Summary of immunomodulatory therapy or strategies against severe influenza

Therapeutic agents or strategies
Alleviated the 2009 pandemic H1N1 influenza-infected patients with pneumonia.30 Ineffective as monotherapy in H5N1 influenza-infected mice.29 Increased long-term mortality in influenza-infected patients with pneumonia.27
PPARs agonists
Ciglitazone and troglitazone decreased the mortality of influenza-infected mice.34 Bezafibrate partially protected patients with influenza-associated encephalopathy.33 Gemfibrozil also decreased the production of IL-1, IL-6, and IFN-γ, but has no effects on the mortality of H5N1-infected mice when administered 48-h post-infection.31,32
S1P1 receptor 1 agonists
Reduced mortality of 2009 pandemic H1N1 influenza-infected mice over 80%, compared with 50% protection of oseltamivir.36
COX inhibitors
Ineffective as monotherapy in H5N1 influenza-infected mice, while effective when in combination with neuraminidase inhibitors.32
N-acetylcysteine and glycyrrhizin inhibited H5N1 replication and pro-inflammatory gene expression in vitro39,40 but ineffective as monotherapy in vivo.45
Anti-TNF therapy
Effective in reducing the cytokine production and inflammatory cell infiltrates in influenza-infected murine lung but ineffective in improving survival of infected mice.47,48
IVIG therapy
Reduced 26% to 50% mortality of 2009 pandemic H1N1 and 1918 Spanish H1N1 influenza-infected patients.50,52
Combined with caffeine or antivirals, alleviated lung injury and inhibited viral replication in H1N1, H3N2, and H5N1 influenza-infected mice.54 Ineffective in protecting 2009 pandemic H1N1-infected patients.55
CCR inhibitor
Increased survival of influenza-infected mice by 75%.58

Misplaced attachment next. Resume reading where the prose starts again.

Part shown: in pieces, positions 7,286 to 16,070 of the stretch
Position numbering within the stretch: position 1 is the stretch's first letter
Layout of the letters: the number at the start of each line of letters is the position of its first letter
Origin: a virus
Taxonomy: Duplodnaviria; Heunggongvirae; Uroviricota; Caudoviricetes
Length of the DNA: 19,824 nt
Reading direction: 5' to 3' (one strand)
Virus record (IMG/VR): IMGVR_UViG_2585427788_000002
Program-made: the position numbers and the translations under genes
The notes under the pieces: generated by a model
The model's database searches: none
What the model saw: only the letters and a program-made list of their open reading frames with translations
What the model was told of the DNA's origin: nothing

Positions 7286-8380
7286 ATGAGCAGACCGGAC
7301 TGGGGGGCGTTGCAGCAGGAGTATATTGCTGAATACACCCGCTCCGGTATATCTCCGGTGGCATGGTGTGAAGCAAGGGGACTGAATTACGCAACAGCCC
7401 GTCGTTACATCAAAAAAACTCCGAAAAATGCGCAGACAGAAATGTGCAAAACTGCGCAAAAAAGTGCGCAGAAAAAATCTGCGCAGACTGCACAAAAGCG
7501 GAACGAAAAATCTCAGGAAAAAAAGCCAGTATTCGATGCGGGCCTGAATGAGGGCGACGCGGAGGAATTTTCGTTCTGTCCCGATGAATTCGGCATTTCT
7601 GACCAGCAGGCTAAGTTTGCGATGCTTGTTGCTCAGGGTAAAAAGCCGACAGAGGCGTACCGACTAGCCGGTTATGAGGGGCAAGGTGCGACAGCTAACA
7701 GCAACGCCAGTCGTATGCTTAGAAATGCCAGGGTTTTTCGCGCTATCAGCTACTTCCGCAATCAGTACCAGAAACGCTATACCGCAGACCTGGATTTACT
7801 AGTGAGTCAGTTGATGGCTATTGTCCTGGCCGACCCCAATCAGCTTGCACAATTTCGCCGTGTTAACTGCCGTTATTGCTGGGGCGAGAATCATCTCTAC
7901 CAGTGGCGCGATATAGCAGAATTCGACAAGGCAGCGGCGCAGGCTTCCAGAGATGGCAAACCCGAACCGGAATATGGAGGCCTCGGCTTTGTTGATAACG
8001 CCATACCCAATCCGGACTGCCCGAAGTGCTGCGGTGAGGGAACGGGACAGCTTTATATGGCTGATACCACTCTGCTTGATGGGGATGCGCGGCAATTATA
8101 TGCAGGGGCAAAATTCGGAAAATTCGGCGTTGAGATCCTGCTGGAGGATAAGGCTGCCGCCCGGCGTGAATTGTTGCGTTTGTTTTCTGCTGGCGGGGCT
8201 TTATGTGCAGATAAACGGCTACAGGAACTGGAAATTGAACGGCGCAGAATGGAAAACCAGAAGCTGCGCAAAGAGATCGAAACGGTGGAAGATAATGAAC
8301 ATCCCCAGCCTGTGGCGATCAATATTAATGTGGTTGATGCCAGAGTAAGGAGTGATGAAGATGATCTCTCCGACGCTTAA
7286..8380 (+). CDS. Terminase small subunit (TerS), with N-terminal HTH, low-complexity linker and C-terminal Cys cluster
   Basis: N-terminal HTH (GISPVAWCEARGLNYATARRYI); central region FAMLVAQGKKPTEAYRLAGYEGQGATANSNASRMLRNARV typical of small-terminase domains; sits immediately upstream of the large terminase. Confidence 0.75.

AMPK activators
Increased survival for influenza-infected mice by 40%, while a combination with pioglitazone improved survival by 60%.59
Imparted a survival signal to the T cell via upregulating anti-apoptosis gene expression and eliminated weight loss in influenza-infected mice.60
Participated in a negative feedback loop in the JAK and epidermal growth factor receptor pathway to protect against severe cytokine storm during severe influenza.61
Decreased mortality, pro-inflammation, and inflammatory cell counts of influenza-infected mice.62
Reduced the mortality, lung lesion formation, and inflammation of severe influenza-infected mice.64
Favorable in laboratorial data but limited clinical data for severe influenza.65,66,67,68,69,70,71

Polytherapy - Hydroxychloroquine plus Azithromycin (a macrolide, from the table above)

Click on figure below to enlarge it

Friday, 14 February 2020

Thirst – Too much or too little (Polydipsia and Hypodipsia) Vasopressin and Angiotensin

Today’s post is about both drinking too much water and drinking too little water.

Polydipsia (drinking too much water) is a known cause of death in autism and schizophrenia.  A big part of the reason we talk about autism being a spectrum, is the pioneering work of an English Psychiatrist called Dr Lorna Wing.  Wing outlived her daughter with severe autism, because her daughter Susie developed Polydipsia around the menopause and this caused the sodium level in her blood to fall to the point where her heart stopped beating and she died.  Even though Mum was a (retired) doctor, the condition was not resolved; but Susie’s death should have been avoidable.  Polydipsia is treatable and people should not be dying from it.